Wednesday, April 19, 2017

Dance through history . . .

With: Gail Ingis

Giveaway Alert!

Inspired by her own experience on the dance floor, historical romance author Gail Ingis explores the history of ballroom dancing.

Dancin’ feet! Do you know the latest dance? Bet you would if you could . . . dance. “Tom,” I said, to my husband, “for my birthday, come on, dance with me.” (Photo of me and my dance instructor.)

Once we were on the dance floor, I began to wonder about the history of ballroom dancing. Dance history is difficult to access because dance does not often leave behind clearly identifiable physical artifacts that last over millennia, such as stone tools, hunting implements or cave paintings. It is not possible to identify with exact precision when dance became part of human culture. I suspect millenniums. We do know early dance, like 18th century sequence ballroom dancing in Jane Austen's world, was used as a method of healing and expression. That has not changed.

Modern ballroom dance has its roots early in the 20th century, when several different things happened during and after World War I. The first was a movement away from the sequence dances toward dances where the couples moved independently. This was foreshadowed by the waltz which had already made this transition. The second was a wave of popular music that led to a burst of invented dances. The third event was a concerted effort to transform some of the dance crazes into dances which could be taught to a wider dance public in the US and Europe.


Here Vernon and Irene Castle were important, and so was a generation of English dancers in the 1920s. These professionals analyzed, codified, published and taught a number of standard dances. It was essential, if popular dance was to flourish, for dancers to have some basic movements they could confidently perform with any partner they might meet. Here the Arthur Murray organization in America, and the dance societies in England, such as the Imperial Society of Teachers of Dancing, were influential.

Later, in the 1930s, the on-screen dance pairing of Fred Astaire and Ginger Rogers influenced all forms of dance in the USA and elsewhere. Much of their work portrayed social dancing, although the performances were highly choreographed, meticulously staged and rehearsed.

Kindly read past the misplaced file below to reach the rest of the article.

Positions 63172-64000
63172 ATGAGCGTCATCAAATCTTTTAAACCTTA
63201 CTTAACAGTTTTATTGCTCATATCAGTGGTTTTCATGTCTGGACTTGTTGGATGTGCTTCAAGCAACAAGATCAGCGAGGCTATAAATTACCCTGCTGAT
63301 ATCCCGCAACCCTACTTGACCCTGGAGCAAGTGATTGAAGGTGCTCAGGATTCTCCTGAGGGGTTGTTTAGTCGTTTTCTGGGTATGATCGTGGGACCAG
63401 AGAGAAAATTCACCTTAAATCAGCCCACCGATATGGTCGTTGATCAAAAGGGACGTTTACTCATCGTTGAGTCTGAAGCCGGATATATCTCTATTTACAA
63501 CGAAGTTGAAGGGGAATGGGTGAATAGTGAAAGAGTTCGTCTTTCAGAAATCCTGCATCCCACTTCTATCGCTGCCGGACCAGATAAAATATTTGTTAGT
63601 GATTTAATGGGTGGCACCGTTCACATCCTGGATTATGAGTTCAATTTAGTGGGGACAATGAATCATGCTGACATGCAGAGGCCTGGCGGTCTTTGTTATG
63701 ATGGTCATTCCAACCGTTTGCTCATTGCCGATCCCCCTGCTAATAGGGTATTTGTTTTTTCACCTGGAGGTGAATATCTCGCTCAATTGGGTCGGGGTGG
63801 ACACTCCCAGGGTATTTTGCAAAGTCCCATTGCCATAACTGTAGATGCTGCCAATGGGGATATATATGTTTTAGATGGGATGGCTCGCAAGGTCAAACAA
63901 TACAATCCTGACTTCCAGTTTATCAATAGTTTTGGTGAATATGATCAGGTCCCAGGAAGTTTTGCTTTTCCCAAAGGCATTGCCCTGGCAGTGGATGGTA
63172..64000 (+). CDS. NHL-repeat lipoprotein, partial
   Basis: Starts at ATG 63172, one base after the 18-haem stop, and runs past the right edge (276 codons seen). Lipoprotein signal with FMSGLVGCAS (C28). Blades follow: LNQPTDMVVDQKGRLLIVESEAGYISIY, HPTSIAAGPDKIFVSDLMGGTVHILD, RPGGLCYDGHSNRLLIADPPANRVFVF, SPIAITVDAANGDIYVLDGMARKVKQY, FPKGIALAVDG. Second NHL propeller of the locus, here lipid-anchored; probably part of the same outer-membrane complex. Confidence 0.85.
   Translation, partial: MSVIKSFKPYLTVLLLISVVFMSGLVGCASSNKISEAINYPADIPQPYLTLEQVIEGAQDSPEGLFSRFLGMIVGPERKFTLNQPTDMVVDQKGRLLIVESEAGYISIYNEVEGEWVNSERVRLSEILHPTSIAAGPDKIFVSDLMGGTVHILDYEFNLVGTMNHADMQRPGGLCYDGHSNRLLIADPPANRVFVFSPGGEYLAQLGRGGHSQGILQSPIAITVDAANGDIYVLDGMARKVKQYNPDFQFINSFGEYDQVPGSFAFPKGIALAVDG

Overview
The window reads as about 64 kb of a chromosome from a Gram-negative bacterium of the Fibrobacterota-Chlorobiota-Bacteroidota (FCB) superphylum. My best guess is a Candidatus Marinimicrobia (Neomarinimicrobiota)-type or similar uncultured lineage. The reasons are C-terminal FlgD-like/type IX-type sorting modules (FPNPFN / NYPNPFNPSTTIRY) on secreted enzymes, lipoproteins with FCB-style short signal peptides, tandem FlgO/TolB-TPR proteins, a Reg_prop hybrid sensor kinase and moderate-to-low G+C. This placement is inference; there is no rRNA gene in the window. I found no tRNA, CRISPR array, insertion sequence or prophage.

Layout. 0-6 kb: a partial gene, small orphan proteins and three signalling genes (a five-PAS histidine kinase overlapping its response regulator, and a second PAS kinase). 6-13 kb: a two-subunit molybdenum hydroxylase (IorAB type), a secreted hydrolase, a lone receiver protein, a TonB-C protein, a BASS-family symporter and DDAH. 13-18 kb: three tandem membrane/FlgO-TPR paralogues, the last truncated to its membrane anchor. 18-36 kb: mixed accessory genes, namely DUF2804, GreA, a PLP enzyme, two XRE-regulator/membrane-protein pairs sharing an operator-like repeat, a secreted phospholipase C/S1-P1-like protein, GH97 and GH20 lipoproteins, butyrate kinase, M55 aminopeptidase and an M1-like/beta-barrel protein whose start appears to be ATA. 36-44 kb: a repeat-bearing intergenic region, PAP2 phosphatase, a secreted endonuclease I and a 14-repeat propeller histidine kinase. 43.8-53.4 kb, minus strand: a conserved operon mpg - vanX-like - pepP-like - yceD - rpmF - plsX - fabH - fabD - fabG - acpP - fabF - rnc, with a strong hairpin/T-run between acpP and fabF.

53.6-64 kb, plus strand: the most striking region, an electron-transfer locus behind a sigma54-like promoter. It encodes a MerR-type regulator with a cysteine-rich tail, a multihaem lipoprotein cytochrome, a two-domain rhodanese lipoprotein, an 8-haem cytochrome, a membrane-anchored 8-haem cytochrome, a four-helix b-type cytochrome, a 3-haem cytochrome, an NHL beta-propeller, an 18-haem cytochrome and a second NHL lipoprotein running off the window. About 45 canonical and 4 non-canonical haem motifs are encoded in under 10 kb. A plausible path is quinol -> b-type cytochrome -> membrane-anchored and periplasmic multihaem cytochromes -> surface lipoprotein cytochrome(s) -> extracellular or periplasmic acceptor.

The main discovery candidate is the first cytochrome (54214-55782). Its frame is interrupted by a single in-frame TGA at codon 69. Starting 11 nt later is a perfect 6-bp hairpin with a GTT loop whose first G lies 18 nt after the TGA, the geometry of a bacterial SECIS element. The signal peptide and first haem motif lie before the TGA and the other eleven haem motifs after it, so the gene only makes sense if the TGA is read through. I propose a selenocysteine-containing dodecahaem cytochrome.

Ballroom dance may refer to almost any type of partner dancing as recreation. However, with the emergence of dancesport in modern times, the term has become narrower in scope, and traditionally refers to the International Standard and International Latin style dances. The styles, while differing in technique, rhythm and costumes, exemplify core elements of ballroom dancing such as control and cohesiveness. There are variations that are popular: American Smooth and American Rhythm which combine elements of both traditional Latin and Ballroom dances. Other styles I love: Swing, one of my favorites, and the Waltz, it’s so dreamy.

My husband and I dance three days a week—private, practice and group. It’s amazing exercise and we’ve made wonderful friends. I should have known that stepping out onto the dance floor would have triggered my curiosity. I guess that’s the author and artist in me?

What's your favorite dance?

About Gail Ingis
Gail Ingis writes historical romance, loves history and romance, of course. Her weekly blog frequently covers historical content. A native of Brooklyn, New York, Gail’s early days began and ended with writing, drawing and music. Her inspiration to write came from books gifted to her by an aunt. But life had other ideas.

After graduating from the New York School of Interior Design with a BFA in Interior Architecture and Design and with master’s studies in Architecture and Design Criticism at The New School (Parsons), she worked in interior design and architecture, and founded a school of Interior Design. Twice asked by publishers to write a textbook, her efforts were thwarted by a heavy schedule.